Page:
Thursday, March 19, 2015

Collecting Gems

It is so very hard to lose one’s independence at any age. No one ever thinks it will happen to them. Not being able to walk much, drive, or take a bus, I am pretty stuck. I honestly have no idea how to do this. I take it one breath at a time.

Free falling through space on my own, I have been searching for a way to manage this long-term. The system won’t let me in Adult Day Care, I am too young. The swamis won’t let me in an Ashram, I am too disabled. Searching for solutions, I actually did ask both.

My next idea is to search for a safe little town with good weather, that has all I need within a short walk. I have just  flown to a small town in Central California to see if I could function on my own here. The solo adventure itself is daunting. I pack barrels of courage in my suitcase.

Day One:
As expected, three plane rides have shaken me up so badly, that I can barely move or see. My vision has shrunk into a nauseating peep hole and I can’t tolerate moving my eyes at all. The slightest movement of my eyes disorients me and makes me even more seasick than I always am. Information is not traveling from my eyes to my brain. It takes 3 hours to understand my way around my tiny studio. Expanding my world to the patio takes another few hours.

I have no idea how I will get groceries. Even at home, getting food is always the hardest thing for me. The over-stimulation of supermarkets causes my brain to shut down. Somehow, food always finds me when I really need it;  like the Indian saint, Sri Mata Amritanandamayi, who lived blissfully in the woods, and animals and eagles dropped food in her lap when she was hungry.

Today’s  “eagle” takes the form of a friend of a friend, who calls to welcome me to town. “The Farmer’s Market is today, would you like to go?”.  She is a occupational therapist, she gets me. I hold on to her arm for dear life in the visual chaos of the crowd, and unexpectedly, I have produce!

It is magical the way my needs get met, when I never have any idea how they will. I am no longer living a rational life. I am grateful for the gem of kindness.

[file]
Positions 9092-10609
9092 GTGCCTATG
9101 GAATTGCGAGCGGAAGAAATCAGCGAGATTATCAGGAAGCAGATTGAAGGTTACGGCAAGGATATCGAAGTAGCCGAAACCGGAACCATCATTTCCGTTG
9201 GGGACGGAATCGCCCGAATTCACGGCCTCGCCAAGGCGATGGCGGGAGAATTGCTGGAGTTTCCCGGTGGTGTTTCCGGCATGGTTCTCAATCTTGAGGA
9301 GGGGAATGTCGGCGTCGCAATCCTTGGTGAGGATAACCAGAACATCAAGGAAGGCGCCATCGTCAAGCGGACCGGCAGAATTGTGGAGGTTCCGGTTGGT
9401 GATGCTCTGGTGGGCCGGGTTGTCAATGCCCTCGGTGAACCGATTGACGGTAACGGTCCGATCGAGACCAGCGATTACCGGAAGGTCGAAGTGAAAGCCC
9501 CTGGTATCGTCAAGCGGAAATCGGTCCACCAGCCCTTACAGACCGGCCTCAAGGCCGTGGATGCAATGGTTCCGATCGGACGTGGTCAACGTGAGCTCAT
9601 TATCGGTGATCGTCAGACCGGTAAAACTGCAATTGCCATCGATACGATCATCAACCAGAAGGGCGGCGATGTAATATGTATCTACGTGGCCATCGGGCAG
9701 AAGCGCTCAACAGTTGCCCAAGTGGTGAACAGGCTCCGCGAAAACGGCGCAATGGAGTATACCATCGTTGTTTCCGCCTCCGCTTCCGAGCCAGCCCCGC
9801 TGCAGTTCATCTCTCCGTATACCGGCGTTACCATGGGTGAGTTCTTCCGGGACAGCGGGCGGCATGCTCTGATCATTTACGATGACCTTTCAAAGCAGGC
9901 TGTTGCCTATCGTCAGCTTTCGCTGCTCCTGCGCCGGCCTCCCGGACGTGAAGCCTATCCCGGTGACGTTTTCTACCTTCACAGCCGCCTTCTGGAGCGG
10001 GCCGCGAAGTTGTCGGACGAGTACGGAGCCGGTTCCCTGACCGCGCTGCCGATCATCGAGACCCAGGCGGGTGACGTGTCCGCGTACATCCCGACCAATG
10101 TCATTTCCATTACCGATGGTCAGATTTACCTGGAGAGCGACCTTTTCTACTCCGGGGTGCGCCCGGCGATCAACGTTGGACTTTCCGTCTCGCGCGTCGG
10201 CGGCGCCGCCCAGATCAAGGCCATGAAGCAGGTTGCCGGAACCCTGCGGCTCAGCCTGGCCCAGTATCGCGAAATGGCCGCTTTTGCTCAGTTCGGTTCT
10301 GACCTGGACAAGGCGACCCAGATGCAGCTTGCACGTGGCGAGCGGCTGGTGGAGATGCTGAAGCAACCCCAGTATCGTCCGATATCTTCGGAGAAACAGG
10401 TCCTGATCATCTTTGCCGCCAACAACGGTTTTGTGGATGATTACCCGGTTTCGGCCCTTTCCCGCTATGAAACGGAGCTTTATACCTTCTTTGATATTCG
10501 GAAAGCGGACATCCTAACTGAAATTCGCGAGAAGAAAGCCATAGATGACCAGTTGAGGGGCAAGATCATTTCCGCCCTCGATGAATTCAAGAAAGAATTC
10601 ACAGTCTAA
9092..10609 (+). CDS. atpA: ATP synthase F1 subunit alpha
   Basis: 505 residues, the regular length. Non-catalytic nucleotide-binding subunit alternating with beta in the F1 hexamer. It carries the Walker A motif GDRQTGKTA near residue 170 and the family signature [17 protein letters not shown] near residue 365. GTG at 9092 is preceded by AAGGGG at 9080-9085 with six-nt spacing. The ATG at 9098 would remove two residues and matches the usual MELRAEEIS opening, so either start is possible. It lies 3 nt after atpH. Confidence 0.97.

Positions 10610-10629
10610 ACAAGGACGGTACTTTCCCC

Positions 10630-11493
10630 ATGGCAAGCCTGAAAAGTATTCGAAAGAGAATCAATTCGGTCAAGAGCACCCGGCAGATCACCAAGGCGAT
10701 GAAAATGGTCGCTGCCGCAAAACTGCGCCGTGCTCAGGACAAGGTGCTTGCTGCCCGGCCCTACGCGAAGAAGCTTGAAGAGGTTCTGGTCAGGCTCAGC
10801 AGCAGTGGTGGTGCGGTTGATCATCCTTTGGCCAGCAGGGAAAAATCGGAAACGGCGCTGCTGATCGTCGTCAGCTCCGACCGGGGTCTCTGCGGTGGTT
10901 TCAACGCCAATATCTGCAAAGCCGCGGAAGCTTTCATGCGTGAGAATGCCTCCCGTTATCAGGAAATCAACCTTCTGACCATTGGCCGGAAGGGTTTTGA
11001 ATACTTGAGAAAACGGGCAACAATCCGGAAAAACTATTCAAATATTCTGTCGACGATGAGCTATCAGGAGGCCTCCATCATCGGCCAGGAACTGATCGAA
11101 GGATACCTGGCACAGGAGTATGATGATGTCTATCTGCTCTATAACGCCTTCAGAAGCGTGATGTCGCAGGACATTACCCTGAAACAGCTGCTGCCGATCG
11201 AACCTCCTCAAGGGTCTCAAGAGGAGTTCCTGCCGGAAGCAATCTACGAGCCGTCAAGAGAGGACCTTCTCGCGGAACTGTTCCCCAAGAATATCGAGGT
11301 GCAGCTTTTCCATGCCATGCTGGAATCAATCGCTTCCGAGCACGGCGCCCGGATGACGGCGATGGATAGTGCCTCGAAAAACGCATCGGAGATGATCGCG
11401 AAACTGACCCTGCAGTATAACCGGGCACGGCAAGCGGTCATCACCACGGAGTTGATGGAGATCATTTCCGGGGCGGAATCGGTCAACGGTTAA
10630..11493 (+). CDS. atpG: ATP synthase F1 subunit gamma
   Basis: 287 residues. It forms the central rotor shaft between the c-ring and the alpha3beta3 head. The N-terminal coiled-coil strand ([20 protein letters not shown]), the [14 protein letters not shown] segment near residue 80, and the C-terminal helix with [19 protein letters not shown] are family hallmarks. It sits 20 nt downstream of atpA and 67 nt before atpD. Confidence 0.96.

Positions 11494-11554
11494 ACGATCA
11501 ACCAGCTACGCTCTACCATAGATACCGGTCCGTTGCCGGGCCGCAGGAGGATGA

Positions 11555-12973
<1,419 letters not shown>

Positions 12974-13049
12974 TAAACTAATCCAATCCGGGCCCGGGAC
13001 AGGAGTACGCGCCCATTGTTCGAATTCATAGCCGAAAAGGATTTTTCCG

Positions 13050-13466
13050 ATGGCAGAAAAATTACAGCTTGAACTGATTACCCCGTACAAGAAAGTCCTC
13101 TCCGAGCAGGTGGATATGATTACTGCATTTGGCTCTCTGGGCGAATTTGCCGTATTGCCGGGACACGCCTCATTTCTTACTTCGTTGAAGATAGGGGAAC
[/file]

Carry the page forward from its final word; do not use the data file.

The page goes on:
Day Two:
The Farmer’s Market put me over my stimulation threshold,  and I can’t wake up. I get up once to take a shower which exhausts me so much, I fall asleep again; once to get dressed, which exhausts me so much, I fall asleep again; once to make coffee, which exhausts me so much, I fall asleep again… so much for caffeine. Finally at 2:30pm, I am awake.

Today, I will venture beyond my studio... with the goal to find lunch. There is a cafe four blocks from here. Expanding my world beyond my studio will be a big feat... beyond what anyone without a TBI can imagine.

Concentrating to get through the mental fog, I talk myself through it out loud. “Pull up walking directions on your phone. Study hard to make sure you have a sense of where you are going. Put on the green tinted glasses that relax your brain. Check directions again. Put on the goofy Vibram toe shoes so you can feel the floor. I forgot the directions. Check directions again. Put on the hip belt full of rocks.”

The hip belt reminds me of the confusion and alarm on the airport TSA agent’s face two days before.
“What is this?!”
“It is just rocks.”
“Why are you bringing a fanny pack full of rocks on the plane?!” she accused.
“They remind me where my body is…..I am lost in space and my brain can’t tell..”  

She didn’t know what to do with that.

I only brought one trekking pole on this trip. I need two. I look around the studio. I find a broom stick. I am going out with a trekking pole and ….a broomstick. My life is ridiculous. I am thankful it doesn’t still have the broom on it. That would be an odd picture. But I  would do it with dignity.

I write up a little note, the way I learned in Rehab, “Hi. I have a brain injury and I am lost. Can you please help me get to XYZ address? If you touch my arm firmly, it help me to get oriented to where my body is. Thank you!”.  I make sure it is the page open in my little notebook so I can pull it out (hopefully) when I can’t move, read, or think.

Next, I get dressed up. This too, is a compensatory strategy. If I am relying upon strangers to help me, I don’t want to look like a crazy person. I figure it is better to have them confused by me than scared. “Always look your best, when you go out with a rock belt, toe shoes, green glasses, a trekking pole and a broomstick!”. That is my new motto.

Finally, I walk out the door for the giant four block excursion.

I am so curious to see this town, but I have to be really careful not to look around and waste my little visual processing power. I pick a spot straight ahead and focus intently on it. Every half block, I rest, and hug a tree. Trees keep me grounded, they help me make my way through town. I have hugged so many trees in the last four years, I have learned to listen to them and sense their personalities. I love trees. They have become some of my best friends.